- whether such a privacy claim may be brought if the transaction is electronic and not in paper form?
The Court answered “yes” to all three questions.
As to the key question of whether zip codes may be “personal identifying information” prohibited by c. 93A when collected as part of a credit card transaction, the Court found that the purpose of c. 93A was not merely to prevent identity fraud. Instead, based on the wording and history of the statute, the Court found that its true purpose was to safeguard consumer privacy, and to prevent retailers from sending unwanted solicitations to consumers using their identifying information.
Identity Theft Not an Issue
The Court rejected Michaels’ argument that a consumer must be a victim of identity fraud to bring a claim under c. 93A. The statute contained no limitation to that effect, and that the overriding purpose of the statute was the protection of consumer privacy, not identity fraud. In answering this question, however, the Court explained that a c. 93A plaintiff must show some harm which is more than the violation itself. Examples of sufficient harm could be shown, it said, where the merchant used personal identifying information to send unwanted solicitations to a consumer, or where a merchant sells personal identifying information to a third party.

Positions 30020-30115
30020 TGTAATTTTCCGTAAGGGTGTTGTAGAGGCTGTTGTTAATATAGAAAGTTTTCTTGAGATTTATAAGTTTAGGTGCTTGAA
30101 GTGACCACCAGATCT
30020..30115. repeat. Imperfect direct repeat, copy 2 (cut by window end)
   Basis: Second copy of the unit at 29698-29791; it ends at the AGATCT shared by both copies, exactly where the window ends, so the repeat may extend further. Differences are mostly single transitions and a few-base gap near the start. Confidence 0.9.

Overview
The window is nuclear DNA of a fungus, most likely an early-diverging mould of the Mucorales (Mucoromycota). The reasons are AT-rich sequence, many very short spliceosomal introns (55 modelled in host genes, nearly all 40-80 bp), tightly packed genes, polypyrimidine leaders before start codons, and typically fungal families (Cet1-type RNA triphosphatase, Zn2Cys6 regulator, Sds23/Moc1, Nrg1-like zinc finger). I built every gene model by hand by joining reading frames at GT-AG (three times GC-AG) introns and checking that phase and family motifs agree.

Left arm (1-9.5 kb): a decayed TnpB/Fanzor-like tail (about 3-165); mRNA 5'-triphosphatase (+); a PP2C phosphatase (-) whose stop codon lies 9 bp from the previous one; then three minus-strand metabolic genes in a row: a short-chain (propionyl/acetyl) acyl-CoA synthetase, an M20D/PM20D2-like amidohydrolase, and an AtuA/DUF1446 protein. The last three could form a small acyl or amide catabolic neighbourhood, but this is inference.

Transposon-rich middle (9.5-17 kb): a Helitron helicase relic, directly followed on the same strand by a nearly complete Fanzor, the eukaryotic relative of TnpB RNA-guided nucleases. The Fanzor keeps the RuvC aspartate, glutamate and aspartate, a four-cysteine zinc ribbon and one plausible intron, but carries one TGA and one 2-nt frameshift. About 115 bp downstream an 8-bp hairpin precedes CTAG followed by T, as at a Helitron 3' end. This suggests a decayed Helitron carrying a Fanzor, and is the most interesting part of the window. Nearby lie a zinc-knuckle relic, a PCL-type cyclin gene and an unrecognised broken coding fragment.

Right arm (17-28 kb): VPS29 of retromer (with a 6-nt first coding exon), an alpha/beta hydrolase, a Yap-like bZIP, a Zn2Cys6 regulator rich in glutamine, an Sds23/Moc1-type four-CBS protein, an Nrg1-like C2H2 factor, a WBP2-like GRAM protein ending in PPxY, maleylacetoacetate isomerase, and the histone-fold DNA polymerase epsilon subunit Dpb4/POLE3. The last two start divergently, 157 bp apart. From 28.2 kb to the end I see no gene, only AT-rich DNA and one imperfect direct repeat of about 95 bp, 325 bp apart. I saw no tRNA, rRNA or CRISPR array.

Paper v. Electronic Transactions
The Court found that c. 93A may be applied whether the credit card transaction is in paper or electronic form. The statute might be rendered ineffective if it was interpreted as applying only to paper transactions, and the Court therefore rejected Michaels’ argument that Tyler could not bring a claim because her transaction was purely electronic and not “written” on paper.
The Tyler decision signals clearly that the SJC takes an expansive view of the consumer privacy protections of c. 93A, and favors a broad reading of its key terms. It is also worth noting, however, that the Court’s decision specifically addresses credit card transactions under a particular statute, and it does not appear to prohibit the collection of zip code information in the context of other non-credit card transactions. Additionally, the decision applies specifically to c. 93A, and does not appear to extend the notification requirements under the Massachusetts data breach statute or the obligations under the Massachusetts data security regulations.
Nevertheless, the Court’s extension of privacy protection to zip code information is not an isolated decision. A similar result was reached by the California Supreme Court in Pineda v. Williams-Sonoma Stores, Inc., which held that the practice of collecting zip code information violated a California statute, the Song-Beverly Credit Card Act. See Edwards Wildman Client Advisory - California Supreme Court's Zip Code Decision Exposes Retailers to New Litigation Hazard, Statutory Fines (April 2011).
For the moment Tyler should be considered a further alert to businesses operating in Massachusetts in the handling of consumer information.